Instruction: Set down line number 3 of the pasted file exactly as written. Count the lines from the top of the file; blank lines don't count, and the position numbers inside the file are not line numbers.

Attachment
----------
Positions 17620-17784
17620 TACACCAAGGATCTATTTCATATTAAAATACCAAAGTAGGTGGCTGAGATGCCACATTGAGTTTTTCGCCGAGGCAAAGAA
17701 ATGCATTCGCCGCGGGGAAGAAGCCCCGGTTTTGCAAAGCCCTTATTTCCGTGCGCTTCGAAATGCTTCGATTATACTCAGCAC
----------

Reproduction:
17701 ATGCATTCGCCGCGGGGAAGAAGCCCCGGTTTTGCAAAGCCCTTATTTCCGTGCGCTTCGAAATGCTTCGATTATACTCAGCAC